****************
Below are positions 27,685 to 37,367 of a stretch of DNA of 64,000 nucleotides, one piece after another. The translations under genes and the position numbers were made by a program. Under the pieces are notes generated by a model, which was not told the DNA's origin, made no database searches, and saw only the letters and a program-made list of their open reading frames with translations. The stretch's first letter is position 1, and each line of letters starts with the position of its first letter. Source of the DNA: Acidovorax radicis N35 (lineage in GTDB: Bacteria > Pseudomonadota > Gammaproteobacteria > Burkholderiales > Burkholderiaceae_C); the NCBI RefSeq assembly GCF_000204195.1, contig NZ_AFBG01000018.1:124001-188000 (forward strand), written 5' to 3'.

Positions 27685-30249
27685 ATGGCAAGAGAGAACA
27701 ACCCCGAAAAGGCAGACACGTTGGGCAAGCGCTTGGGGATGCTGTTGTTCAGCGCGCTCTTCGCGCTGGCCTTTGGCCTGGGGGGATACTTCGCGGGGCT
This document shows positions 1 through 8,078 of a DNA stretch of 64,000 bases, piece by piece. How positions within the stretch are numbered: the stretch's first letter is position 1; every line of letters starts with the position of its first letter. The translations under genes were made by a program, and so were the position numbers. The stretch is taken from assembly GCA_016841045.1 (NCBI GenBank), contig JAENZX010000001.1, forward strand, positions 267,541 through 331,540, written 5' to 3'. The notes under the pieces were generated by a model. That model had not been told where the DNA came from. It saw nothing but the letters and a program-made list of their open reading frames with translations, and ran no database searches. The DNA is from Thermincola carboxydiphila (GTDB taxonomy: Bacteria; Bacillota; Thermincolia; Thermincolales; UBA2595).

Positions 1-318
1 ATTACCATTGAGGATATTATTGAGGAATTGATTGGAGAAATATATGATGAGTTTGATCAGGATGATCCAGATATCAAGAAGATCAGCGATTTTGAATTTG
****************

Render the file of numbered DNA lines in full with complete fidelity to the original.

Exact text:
Below are positions 27,685 to 37,367 of a stretch of DNA of 64,000 nucleotides, one piece after another. The translations under genes and the position numbers were made by a program. Under the pieces are notes generated by a model, which was not told the DNA's origin, made no database searches, and saw only the letters and a program-made list of their open reading frames with translations. The stretch's first letter is position 1, and each line of letters starts with the position of its first letter. Source of the DNA: Acidovorax radicis N35 (lineage in GTDB: Bacteria > Pseudomonadota > Gammaproteobacteria > Burkholderiales > Burkholderiaceae_C); the NCBI RefSeq assembly GCF_000204195.1, contig NZ_AFBG01000018.1:124001-188000 (forward strand), written 5' to 3'.

Positions 27685-30249
27685 ATGGCAAGAGAGAACA
27701 ACCCCGAAAAGGCAGACACGTTGGGCAAGCGCTTGGGGATGCTGTTGTTCAGCGCGCTCTTCGCGCTGGCCTTTGGCCTGGGGGGATACTTCGCGGGGCT
This document shows positions 1 through 8,078 of a DNA stretch of 64,000 bases, piece by piece. How positions within the stretch are numbered: the stretch's first letter is position 1; every line of letters starts with the position of its first letter. The translations under genes were made by a program, and so were the position numbers. The stretch is taken from assembly GCA_016841045.1 (NCBI GenBank), contig JAENZX010000001.1, forward strand, positions 267,541 through 331,540, written 5' to 3'. The notes under the pieces were generated by a model. That model had not been told where the DNA came from. It saw nothing but the letters and a program-made list of their open reading frames with translations, and ran no database searches. The DNA is from Thermincola carboxydiphila (GTDB taxonomy: Bacteria; Bacillota; Thermincolia; Thermincolales; UBA2595).

Positions 1-318
1 ATTACCATTGAGGATATTATTGAGGAATTGATTGGAGAAATATATGATGAGTTTGATCAGGATGATCCAGATATCAAGAAGATCAGCGATTTTGAATTTG